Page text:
The man is Owen Shaw (Luke Evans, The Raven), and his skills behind the wheel make him a worthy adversary for Dom and Brian.  Shaw is looking to acquire a processor, a necessary component in a device capable of disabling military communications.  He is in bed with the cartel and the CIA, and it will take a (former) crook to catch a crook.  This is where Dom, Brian, Roman, Tej, Han and Giselle come in.  Hobbs and Dom share a begrudging respect between each other, but there’s no way Dom would be helping the authorities without good reason.  We learned at the very end of Fast 5 that Letty (Michelle Rodriguez, Resident Evil: Retribution) is still alive.  When Hobbs produces a recent photo of her and tells Dom that she’s working with Shaw, that’s all the incentive he needs.

I enjoyed the movie due in large part to the immensely entertaining action sequences.  The fight scenes were plentiful, and both the guys and girls get in on the action.  Eye candy littered the screen, with beautiful people, beautiful cars, and beautiful locations in abundance.  There was never a dull moment in the entire movie, and everyone was a badass.  Unfortunately though, more than one scene was completely implausible.  I think you’re supposed to ignore the fact that there’s no way Vin Diesel can catapult himself from a moving vehicle to catch Michelle Rodriguez in mid air after she too goes hurtling through the air.  But that’s ok, because it was a fun ride.  The ending clearly sets us up for an astounding seventh movie – but I’m not sure we need another one, folks.  On the one hand, they are entertaining, but on the other hand – haven’t we exhausted the possibilities yet?  It’s kinda like making Ocean’s Fourteen.  I’m sure we could, but is that really necessary?  Nevertheless, if you want to be entertained, you can’t go wrong with Fast & Furious 6; a wild ride for sure.  Grade: B+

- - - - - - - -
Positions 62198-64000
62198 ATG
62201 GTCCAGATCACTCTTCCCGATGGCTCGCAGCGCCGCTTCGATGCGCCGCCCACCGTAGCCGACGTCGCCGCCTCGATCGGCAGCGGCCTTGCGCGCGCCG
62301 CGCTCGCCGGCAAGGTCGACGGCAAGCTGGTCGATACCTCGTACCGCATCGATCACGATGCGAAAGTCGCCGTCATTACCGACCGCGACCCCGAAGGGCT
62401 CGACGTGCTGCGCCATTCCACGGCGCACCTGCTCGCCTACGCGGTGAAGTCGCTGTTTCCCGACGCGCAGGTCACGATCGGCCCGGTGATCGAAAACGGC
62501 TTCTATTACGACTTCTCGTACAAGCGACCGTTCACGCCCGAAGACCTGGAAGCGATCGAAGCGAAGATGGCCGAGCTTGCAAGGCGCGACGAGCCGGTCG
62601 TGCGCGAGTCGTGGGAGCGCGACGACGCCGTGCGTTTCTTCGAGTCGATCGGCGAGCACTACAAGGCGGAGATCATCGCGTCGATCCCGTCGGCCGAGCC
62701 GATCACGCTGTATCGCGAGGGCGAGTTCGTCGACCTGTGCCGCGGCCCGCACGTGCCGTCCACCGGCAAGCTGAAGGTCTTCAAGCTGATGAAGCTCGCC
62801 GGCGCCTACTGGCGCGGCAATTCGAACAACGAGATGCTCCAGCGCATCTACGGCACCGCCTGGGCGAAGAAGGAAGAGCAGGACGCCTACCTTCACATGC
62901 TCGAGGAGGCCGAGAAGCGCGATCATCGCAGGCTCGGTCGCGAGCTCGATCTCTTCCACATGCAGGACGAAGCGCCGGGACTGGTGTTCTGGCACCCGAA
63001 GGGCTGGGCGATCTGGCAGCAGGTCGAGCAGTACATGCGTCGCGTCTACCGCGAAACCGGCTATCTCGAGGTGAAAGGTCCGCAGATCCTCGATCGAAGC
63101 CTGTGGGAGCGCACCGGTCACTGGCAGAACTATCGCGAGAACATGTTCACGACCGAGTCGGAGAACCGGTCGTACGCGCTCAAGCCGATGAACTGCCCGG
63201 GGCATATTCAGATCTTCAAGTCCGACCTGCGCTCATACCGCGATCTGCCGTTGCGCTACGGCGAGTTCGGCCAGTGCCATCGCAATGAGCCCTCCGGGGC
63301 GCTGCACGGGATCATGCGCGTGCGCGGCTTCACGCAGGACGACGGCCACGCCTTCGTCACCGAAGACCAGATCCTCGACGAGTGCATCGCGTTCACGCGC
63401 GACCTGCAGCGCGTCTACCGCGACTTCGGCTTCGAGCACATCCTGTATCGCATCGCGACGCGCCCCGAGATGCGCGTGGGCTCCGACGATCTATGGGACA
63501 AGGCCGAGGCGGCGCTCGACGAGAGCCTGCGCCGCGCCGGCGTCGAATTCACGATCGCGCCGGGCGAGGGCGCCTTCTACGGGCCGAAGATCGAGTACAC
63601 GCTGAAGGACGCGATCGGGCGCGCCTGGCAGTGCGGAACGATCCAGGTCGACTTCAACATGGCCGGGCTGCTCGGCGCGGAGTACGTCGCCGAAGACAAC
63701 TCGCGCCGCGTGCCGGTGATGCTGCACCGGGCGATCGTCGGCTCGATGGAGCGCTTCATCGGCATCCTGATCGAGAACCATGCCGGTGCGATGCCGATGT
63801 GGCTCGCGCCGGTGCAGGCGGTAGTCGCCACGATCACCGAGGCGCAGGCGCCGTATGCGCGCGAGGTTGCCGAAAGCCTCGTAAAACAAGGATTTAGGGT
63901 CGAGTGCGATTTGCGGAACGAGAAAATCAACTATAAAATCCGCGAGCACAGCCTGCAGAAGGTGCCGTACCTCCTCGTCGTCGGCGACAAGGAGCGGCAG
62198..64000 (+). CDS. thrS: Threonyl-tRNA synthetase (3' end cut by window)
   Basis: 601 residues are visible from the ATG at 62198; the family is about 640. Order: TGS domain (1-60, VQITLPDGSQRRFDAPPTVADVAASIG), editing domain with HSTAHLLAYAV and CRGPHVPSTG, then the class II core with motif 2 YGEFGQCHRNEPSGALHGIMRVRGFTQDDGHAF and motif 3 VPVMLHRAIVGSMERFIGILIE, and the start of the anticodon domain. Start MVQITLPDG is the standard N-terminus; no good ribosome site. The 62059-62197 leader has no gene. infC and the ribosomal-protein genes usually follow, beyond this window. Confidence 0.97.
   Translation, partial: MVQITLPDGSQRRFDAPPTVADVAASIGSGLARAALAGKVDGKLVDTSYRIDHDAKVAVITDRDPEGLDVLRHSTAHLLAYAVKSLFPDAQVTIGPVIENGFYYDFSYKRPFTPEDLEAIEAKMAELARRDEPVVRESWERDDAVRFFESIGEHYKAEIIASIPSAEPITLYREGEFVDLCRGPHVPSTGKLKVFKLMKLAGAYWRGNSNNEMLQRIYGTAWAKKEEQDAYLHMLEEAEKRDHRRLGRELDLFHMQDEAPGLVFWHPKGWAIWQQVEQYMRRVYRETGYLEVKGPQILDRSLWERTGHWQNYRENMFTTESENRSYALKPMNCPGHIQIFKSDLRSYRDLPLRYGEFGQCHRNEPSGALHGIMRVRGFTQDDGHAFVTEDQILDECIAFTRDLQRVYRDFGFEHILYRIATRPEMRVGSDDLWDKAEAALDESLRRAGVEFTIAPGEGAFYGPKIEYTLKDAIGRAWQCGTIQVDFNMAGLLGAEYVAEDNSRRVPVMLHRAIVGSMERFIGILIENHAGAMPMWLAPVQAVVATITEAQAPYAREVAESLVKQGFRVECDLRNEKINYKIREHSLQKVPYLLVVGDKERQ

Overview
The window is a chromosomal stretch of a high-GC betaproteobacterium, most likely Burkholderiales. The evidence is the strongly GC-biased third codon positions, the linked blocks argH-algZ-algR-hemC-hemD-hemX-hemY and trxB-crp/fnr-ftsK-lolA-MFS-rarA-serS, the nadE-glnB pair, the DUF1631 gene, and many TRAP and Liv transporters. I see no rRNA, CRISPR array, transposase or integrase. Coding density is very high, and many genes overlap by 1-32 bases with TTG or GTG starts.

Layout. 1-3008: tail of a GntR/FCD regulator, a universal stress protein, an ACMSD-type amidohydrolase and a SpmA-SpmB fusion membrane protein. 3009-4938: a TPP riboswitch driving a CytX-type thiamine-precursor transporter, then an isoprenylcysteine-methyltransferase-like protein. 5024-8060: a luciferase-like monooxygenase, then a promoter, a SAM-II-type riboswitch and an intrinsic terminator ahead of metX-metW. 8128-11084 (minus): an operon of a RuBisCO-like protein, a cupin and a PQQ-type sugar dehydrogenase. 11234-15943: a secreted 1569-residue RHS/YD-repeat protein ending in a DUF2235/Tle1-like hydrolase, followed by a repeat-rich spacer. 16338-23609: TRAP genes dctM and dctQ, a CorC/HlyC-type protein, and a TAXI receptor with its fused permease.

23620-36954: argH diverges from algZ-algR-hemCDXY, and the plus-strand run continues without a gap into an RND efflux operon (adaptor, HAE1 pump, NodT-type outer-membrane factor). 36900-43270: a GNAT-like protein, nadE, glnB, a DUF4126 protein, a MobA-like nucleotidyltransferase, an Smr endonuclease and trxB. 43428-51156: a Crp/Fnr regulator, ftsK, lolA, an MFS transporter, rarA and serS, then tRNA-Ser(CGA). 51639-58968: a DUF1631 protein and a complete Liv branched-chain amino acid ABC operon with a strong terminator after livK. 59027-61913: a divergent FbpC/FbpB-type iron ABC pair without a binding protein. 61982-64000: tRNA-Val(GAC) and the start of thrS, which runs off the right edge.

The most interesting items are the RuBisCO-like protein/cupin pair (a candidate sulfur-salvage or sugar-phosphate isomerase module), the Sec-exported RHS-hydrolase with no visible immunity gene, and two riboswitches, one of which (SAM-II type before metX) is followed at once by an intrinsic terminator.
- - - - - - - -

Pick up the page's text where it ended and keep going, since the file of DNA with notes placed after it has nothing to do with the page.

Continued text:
This article first appeared at Poptimal and was reprinted with permission.